• female ruler around
  • 1470 BCE
  • wore beard to symbolize power
  • husband was Tutmosis II
  • Tuthmosis III was her stepson
  • first powerful female leader
  • ruler in own right
  • peace & prosperity
  • expanded trade
  • built massive tomb & 2 obelisks
  • death-unknown

Tuthmosis III

  • inherited throne from father through stepmom
  • around 1450 BCE
  • training in military
  • “Napoleon of Egypt”
  • gained wealth because of military and conquering background
  • expanded empire to its greatest state


  • aka Amenhotep IV
  • around 1350 BCE
  • changed god from Amon-Re to Aton
  • closed temples
  • new capital of Egypt Akhenaton (city)
  • oddly shaped head and pot belly (actually portrayed flaws in his art)
  • made monotheistic religion with Aton
  • responsible for decline of Egypt > neglected duties as so concerned with religion


  • son of Akhenaton
  • around 1334 BCE
  • aka Tuankaton
  • came to “power” age 9
  • age 18-dead
  • moved capital back to Thebes
  • restored polytheistic religion
  • Howard Carter discovered tomb in 1922
  • biggest find of tomb and treasures still intact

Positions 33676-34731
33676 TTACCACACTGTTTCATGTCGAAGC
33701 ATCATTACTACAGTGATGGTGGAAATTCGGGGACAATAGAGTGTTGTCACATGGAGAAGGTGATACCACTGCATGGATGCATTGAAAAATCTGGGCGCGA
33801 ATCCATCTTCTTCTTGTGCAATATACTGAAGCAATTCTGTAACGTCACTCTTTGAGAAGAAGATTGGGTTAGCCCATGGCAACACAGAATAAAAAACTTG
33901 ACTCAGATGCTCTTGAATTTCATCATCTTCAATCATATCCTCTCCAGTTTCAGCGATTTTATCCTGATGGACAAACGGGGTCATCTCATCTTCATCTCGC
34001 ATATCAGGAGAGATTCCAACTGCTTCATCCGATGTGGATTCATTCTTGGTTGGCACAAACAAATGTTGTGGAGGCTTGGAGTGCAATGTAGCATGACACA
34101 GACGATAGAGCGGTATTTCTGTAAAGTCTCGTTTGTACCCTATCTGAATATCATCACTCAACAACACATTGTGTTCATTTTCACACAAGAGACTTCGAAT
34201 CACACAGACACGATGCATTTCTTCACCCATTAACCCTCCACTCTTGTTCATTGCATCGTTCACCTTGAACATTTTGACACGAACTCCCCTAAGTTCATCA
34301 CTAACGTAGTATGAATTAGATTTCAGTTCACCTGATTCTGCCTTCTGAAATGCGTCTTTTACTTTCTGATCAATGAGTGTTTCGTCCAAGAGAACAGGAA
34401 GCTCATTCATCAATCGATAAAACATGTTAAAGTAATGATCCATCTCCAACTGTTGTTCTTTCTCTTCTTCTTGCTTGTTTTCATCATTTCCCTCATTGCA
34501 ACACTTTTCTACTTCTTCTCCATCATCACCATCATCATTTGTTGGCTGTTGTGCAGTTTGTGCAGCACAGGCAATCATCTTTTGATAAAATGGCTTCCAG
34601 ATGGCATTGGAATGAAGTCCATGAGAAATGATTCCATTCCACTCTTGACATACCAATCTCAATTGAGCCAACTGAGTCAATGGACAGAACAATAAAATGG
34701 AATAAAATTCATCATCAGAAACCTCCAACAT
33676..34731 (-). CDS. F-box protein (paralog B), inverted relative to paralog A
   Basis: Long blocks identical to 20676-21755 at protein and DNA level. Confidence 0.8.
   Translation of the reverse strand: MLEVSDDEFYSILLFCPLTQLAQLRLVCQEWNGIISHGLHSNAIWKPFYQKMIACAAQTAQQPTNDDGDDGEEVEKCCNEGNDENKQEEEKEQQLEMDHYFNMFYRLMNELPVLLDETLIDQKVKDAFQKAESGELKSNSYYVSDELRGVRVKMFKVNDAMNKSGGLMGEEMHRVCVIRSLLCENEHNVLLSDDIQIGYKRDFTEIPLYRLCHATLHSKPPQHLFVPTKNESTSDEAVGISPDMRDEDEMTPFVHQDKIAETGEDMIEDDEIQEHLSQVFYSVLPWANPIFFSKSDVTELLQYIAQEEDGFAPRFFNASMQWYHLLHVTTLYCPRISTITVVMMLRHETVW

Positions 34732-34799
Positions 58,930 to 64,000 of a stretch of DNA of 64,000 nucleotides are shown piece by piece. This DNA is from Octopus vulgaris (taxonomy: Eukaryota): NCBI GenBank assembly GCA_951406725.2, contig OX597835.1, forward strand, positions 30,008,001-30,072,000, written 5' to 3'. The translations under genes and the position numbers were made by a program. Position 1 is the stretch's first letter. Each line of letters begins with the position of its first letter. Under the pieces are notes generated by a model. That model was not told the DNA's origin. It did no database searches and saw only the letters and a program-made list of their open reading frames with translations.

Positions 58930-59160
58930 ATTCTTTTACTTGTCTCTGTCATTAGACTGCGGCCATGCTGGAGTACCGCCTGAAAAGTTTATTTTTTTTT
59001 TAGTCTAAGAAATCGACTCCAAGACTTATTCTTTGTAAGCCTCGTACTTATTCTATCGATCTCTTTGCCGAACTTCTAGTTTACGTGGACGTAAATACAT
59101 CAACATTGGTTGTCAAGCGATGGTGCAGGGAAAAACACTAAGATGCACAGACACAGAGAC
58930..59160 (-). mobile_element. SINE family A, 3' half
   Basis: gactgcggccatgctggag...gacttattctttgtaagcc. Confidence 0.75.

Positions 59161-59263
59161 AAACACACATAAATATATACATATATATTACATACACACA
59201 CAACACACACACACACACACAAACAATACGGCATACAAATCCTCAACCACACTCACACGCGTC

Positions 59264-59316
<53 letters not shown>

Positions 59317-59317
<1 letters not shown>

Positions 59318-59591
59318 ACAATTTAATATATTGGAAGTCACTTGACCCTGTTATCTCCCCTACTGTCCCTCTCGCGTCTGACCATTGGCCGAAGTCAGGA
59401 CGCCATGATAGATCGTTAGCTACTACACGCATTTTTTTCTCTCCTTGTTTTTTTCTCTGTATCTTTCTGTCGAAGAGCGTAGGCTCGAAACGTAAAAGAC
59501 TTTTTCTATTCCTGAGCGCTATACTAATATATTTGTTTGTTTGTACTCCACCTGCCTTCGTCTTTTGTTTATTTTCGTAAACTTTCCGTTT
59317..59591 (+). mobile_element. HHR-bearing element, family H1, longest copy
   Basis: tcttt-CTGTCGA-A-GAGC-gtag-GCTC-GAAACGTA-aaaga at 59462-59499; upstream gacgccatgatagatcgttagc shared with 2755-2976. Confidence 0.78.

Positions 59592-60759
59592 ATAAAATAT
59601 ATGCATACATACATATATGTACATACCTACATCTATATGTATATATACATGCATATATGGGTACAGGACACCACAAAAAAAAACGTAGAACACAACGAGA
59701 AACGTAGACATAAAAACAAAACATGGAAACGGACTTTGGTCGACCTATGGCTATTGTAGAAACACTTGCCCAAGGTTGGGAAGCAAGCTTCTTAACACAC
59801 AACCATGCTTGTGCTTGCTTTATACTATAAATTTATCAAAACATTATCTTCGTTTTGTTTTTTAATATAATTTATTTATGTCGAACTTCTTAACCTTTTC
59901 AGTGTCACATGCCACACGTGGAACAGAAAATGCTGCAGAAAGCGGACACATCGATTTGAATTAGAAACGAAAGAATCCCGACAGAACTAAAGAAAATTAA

• wasn’t really great pharaoh but b/c of find, we know more about him

Ramses II

  • around 1290 BCE
  • ruled for 67 years!
  • constructed many huge statues, buildings
  • ruled during Moses
  • used Jewish slave
  • last truly great pharaoh
  • last period of peace and stability
  • built more than any other king


  • around 30 BCE
  • not of Egyptian lineage; from Ptolemy who was general in Alexander’s army (Greek)
  • last independent ruler of Egypt
  • seduced Caesar and then fell in love with Mark Antony
  • committed suicide with Antony with Octavian forces invaded Egypt
  • after her death Egypt ruled as Roman
author avatar
William Anderson (Schoolworkhelper Editorial Team)
William completed his Bachelor of Science and Master of Arts in 2013. He current serves as a lecturer, tutor and freelance writer. In his spare time, he enjoys reading, walking his dog and parasailing. Article last reviewed: 2022 | St. Rosemary Institution © 2010-2024 | Creative Commons 4.0

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